The robustness of the public cloud supporting those now essential tools has been proven in recent weeks. It is difficult to conceive of the scale of these companies’ data centers, with Microsoft alone operating over 50 compute zones around the world, where workloads can be dynamically reassigned, while AWS has more than 70 such entities. The complexity of managing them is significant. For example, if a data center has 2500 racks at 750 disk drives per rack and disk drives fail at about 2% annually, then a medium-sized (50 MW) data center will see an average of 100 failed drives every 24 hours, or one every 15 minutes. Power consumption, software updating, and cooling considerations operate at comparable orders of magnitude and are coordinated by cloud management tools from VMware and Red Hat among others. Extreme data center management has evolved into its own specialization to address these challenges. Fortunately, many data center management tasks are fully automated – and managed from the cloud – so personnel required to be onsite is minimal, even in normal times.

In addition to the collaboration apps, another aspect of cloud computing bears directly on the COVID-19 crisis. In the scientific search for vaccines, treatments, and testing, many cloud providers have pledged compute time for researchers working on the virus, as in the example mentioned above of Microsoft prioritizing COVID-19 workloads. Data scientists utilizing machine learning and artificial intelligence tools to contribute to this urgent research, of course, also rely heavily on public cloud resources. Another example of this same effort is the University of Washington’s Foldit site, which is a web-resident video game in which players try to find patterns in protein folding. The site’s participants have uncovered potentially valuable leads into the Corona virus, much as they did with a retrovirus associated with AIDS.

For all these cloud services, many are naturally concerned with privacy and security. Syracuse University faculty co-lead, along with City of Syracuse and American Civil Liberties Union (ACLU) officials, the NIST GCTC SC3 cpSriA ‘Secure Cloud Architecture’ Action Cluster, more formally known as the Smart and Secure Community Challenge (SC3) cloud privacy Security and rights-inclusive Architecture (cpSriA – pronounced ‘Sreea’). The architecture protects communities privacy and security by design. cpSriA Secure Cloud Architecture offers a novel and intuitive ‘red, yellow, green’ data risk classification model, which we believe can be readily understood and implemented by school principals and teachers, city officials and small business operators. Now, we expect moms and dads, and their kids, suddenly made responsible for connecting essential infrastructure from their homes and apartments, may find it helpful to also think or red data they must protect, yellow data they should worry about, and green data (open, public and civic data) hackers are welcome to share as they wish. The architecture builds upon prior NIST Frameworks and standards. cpSriA v0.8 is being submitted to NIST GCTC CPAC for consideration as a smart city and community framework series framework contribution; v0.7 was publicly released in July 2019. [4]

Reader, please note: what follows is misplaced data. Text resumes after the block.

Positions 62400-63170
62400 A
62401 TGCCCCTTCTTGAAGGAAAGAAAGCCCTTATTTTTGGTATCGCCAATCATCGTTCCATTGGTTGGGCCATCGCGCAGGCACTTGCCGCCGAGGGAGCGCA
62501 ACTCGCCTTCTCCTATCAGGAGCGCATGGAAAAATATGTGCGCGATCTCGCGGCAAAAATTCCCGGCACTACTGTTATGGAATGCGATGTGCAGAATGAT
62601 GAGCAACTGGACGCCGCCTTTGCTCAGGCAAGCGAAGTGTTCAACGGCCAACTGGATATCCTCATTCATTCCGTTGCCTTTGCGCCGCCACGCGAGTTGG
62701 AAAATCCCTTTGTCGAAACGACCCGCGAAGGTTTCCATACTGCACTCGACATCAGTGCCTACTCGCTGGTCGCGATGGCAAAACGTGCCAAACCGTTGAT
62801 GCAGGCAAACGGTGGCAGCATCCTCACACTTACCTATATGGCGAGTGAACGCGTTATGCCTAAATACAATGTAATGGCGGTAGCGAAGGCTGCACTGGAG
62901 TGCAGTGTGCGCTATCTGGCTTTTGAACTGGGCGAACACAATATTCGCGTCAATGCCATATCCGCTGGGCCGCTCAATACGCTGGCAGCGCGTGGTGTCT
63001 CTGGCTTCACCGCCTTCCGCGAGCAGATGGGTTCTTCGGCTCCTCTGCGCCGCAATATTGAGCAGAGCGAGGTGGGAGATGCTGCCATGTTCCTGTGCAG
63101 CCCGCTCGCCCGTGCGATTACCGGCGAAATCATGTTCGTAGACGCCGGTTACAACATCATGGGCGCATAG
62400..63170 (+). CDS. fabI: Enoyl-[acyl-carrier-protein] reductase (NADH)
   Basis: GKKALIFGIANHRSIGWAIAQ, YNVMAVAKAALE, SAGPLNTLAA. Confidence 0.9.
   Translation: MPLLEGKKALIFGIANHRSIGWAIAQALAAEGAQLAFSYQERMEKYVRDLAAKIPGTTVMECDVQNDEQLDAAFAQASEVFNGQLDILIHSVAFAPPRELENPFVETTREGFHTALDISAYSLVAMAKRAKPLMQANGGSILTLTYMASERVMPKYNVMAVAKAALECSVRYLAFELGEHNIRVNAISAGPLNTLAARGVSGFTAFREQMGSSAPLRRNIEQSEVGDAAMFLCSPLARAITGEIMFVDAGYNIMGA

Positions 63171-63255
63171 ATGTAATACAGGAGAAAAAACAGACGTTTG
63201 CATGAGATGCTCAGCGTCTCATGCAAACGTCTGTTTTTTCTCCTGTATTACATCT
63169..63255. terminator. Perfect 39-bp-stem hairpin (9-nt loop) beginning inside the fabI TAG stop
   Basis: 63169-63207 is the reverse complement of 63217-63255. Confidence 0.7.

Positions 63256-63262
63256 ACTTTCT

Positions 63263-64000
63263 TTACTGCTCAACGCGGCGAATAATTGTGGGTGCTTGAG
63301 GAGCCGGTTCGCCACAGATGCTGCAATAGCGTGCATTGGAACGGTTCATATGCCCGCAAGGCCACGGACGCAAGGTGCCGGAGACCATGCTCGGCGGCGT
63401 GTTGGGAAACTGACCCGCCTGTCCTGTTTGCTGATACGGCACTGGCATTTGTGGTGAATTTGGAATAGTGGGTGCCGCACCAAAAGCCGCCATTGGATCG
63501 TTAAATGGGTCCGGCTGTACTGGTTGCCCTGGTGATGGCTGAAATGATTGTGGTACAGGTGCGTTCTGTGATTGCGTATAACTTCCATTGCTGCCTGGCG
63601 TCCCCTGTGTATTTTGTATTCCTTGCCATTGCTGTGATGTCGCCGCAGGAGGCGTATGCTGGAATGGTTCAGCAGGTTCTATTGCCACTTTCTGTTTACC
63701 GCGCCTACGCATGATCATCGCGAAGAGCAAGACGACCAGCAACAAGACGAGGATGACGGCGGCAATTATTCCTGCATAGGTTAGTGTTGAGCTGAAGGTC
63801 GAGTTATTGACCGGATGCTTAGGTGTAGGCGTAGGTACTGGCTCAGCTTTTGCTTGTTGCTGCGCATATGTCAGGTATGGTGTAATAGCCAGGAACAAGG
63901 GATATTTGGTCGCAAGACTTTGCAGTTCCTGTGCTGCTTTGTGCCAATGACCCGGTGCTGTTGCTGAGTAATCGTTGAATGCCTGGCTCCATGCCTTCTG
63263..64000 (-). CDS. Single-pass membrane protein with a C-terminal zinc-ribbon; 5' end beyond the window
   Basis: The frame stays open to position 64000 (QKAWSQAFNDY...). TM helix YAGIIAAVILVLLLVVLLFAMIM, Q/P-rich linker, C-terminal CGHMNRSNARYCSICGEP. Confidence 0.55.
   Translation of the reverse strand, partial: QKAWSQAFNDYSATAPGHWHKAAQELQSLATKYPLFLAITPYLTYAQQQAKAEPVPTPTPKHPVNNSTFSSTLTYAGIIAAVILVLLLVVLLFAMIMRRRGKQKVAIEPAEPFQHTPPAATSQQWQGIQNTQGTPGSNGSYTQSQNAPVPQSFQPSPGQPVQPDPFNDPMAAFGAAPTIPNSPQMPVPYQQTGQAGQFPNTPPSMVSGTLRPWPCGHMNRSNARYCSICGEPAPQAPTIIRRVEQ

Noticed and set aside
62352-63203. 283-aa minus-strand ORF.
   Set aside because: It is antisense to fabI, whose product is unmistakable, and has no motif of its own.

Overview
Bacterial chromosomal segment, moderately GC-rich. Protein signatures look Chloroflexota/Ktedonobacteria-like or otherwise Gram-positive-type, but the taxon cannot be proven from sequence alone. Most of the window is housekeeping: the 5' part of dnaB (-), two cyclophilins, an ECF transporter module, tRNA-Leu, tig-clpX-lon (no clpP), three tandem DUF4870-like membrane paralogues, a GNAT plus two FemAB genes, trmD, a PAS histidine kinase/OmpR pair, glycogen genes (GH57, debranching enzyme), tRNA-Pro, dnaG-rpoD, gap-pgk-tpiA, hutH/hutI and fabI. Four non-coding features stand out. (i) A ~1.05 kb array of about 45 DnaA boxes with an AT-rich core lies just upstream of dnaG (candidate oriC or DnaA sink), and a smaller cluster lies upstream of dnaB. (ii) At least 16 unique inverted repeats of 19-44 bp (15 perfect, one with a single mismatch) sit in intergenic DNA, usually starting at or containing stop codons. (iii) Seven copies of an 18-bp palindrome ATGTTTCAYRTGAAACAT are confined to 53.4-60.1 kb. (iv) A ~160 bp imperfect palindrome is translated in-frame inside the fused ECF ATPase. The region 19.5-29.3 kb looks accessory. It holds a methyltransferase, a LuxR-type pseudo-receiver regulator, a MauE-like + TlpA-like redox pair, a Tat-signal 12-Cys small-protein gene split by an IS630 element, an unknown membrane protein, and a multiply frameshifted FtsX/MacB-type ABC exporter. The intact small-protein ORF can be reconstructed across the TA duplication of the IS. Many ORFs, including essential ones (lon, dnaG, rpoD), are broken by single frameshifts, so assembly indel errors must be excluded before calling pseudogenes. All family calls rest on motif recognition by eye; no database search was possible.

The architecture is designed to build in by design cloud privacy, security, and human and data rights protection, not just for one firm or city government, but rather for entire regions and – all – people living there. This may be especially helpful now. Fortunately, organizations such as the non-profit Adaptable Security, in cooperation with the GCTC public-private partnership, are preparing to offer many tools as well as access to experts, either at free no or cost, to help communities across the country with best practice privacy and security guidance, including for cloud services.

For all the scale of the public cloud providers, and the elastic, scalable applications and services running on them, however, broadband infrastructure to end users varies considerably. For millions of people in the U.S. and many more worldwide, wired high-speed Internet access is an impossibility. Satellite access, while improving rapidly in performance and cost as new satellite constellations are launched and smarter antennas and devices become available, is still generally slow, spotty, and expensive, while 5G cellular is still not widely deployed. (5G itself is basically a bundle of telco cloud services and functions, combined with new radio access technologies, but that is a discussion for another article.)  People without wired or wireless broadband cannot readily access remote health care, online learning, their workplace, or streamed entertainment.